Bristol City Council, Avon and Somerset Police, and Avon and Wiltshire Mental Health Partnership NHS Trust have all been criticised for failing to provide adequate care for three people with autism and learning difficulties, a major review has found. The inquiry’s final report describes the “abusive nature” of the system that is meant to support some of Bristol’s most vulnerable people.
Review lead Sir Stephen Bubb, who was commissioned by Keeping Bristol Safe Partnership to investigate reports of ill treatment experienced by three men in multi-agency support, said that the men’s families were “emotionally scarred by the experience” as, amongst other issues, they had been unable to challenge decisions made by the many organisations involved.
Bubb also carried out the inquiry into the 2016 Winterbourne View scandal, and reflected in this recent report that “how little has changed” since that inquiry ended. The report concluded with three recommendations for the city council and the other agencies involved. Firstly, that a ‘charter of rights’ should guide authorities towards improved provision for people with autism or learning difficulties and their families, secondly that the families of those affected ought to have a ‘right to challenge’ decisions to move their family members to inpatient facilities, and finally that an independent local commissioner be appointed to oversee the wellbeing of people with autism and learning difficulties.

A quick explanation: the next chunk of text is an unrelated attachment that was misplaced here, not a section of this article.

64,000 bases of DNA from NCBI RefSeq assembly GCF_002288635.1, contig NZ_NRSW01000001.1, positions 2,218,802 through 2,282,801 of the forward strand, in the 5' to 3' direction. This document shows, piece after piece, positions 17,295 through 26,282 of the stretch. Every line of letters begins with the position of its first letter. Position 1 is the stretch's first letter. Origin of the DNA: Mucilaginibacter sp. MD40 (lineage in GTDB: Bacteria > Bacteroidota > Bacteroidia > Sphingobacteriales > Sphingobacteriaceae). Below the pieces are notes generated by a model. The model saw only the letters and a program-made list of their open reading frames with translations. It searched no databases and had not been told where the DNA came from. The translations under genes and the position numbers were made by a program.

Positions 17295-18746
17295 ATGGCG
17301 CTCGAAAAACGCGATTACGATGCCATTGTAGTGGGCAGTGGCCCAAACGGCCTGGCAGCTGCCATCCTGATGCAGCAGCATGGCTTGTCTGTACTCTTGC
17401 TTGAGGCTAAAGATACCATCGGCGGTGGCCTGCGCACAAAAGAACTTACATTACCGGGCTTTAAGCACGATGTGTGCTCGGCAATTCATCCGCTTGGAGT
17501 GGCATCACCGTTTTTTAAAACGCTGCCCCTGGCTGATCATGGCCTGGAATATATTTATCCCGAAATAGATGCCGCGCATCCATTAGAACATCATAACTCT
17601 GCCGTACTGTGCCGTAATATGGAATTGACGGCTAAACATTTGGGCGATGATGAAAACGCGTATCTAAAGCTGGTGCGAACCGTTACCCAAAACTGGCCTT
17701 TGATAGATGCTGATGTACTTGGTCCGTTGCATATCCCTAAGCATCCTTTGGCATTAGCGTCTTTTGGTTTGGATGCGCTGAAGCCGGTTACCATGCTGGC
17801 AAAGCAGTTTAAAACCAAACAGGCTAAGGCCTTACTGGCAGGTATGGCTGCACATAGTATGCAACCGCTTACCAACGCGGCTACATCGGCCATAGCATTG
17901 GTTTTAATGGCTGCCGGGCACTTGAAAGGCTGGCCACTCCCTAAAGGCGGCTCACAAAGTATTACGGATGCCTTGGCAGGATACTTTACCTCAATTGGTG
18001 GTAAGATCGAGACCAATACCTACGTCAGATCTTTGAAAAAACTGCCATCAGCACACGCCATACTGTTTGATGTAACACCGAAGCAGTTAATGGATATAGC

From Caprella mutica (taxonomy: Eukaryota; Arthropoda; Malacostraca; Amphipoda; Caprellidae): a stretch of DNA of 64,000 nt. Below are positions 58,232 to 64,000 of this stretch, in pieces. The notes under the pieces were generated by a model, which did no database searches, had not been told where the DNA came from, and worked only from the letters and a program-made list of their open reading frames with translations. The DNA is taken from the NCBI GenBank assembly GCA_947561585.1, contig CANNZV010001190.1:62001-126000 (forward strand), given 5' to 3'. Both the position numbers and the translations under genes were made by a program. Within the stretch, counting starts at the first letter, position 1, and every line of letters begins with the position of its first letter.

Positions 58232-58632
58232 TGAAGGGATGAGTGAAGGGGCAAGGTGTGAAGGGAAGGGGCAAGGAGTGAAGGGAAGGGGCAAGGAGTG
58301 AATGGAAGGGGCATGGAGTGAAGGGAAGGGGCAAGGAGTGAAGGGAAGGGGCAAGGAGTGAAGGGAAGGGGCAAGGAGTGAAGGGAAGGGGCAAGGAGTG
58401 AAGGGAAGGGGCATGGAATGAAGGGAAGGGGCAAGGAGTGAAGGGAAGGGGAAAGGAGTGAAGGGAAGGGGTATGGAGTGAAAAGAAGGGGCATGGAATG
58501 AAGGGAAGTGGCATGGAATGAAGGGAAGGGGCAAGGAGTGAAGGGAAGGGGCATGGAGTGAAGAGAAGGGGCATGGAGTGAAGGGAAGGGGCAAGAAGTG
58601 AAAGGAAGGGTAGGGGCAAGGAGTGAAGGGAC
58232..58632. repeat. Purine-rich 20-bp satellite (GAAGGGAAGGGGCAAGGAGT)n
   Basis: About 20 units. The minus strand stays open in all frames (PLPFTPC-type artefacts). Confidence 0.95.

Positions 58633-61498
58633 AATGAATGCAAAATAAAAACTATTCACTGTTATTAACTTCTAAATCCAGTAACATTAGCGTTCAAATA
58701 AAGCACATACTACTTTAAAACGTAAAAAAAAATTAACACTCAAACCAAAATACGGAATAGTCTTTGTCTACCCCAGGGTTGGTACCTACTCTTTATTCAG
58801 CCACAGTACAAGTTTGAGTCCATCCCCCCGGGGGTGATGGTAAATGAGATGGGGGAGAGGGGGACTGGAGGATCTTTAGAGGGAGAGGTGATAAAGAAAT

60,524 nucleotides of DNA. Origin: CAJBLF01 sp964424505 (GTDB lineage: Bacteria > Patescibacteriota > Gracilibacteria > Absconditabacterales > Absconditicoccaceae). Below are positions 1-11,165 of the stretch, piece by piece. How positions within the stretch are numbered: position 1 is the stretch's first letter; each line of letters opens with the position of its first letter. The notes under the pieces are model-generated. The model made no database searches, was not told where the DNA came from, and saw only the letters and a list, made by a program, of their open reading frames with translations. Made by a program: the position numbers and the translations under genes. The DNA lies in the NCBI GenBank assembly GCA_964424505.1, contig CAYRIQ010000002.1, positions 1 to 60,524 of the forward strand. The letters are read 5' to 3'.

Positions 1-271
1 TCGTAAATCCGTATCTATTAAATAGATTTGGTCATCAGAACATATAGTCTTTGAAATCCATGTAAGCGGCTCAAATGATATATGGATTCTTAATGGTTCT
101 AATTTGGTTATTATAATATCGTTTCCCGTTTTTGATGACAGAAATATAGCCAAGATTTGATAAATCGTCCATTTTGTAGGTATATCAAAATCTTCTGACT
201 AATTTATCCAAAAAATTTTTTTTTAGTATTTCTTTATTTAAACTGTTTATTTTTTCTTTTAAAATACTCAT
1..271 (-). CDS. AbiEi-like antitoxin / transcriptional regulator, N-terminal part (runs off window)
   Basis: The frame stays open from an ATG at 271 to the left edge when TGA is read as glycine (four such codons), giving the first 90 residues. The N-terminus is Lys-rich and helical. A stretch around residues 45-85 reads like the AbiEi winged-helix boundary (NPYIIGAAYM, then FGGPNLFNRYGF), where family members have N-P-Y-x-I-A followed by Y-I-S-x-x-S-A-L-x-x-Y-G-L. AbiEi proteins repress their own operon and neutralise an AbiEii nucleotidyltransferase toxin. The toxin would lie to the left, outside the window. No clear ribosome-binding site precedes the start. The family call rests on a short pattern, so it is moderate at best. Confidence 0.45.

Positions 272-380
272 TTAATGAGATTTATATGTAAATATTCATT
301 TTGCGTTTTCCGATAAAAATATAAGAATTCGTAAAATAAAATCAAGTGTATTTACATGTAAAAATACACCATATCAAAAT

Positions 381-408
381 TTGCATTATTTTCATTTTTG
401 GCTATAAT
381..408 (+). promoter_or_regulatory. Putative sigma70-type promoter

Councillor Helen Holland, Bristol’s cabinet lead for adult care, said: “We welcome the recommendations and accept all the findings. Bristol City Council commissioned this report in 2019 because it was important to us to establish how aware local agencies across Bristol are about autism and people with learning disabilities and to understand how we can progress our ambition to create a city that is welcoming for all.”
Since the inquiry was commissioned, the council, police and health trust have all carried out a number of changes to their provision and care for people with learning difficulties and autism.
Voscur commends the council for commissioning this inquiry and accepting the report’s recommendations, which follows a very difficult period for the families involved. The inquiry’s findings make for difficult reading, but present the opportunity for further learning and improvements to be made to the city’s system of support. The findings also present Bristol’s voluntary, community and social enterprise sector with a reminder of the importance in ensuring our communities are respected and cared for in a way that best serves users and their families.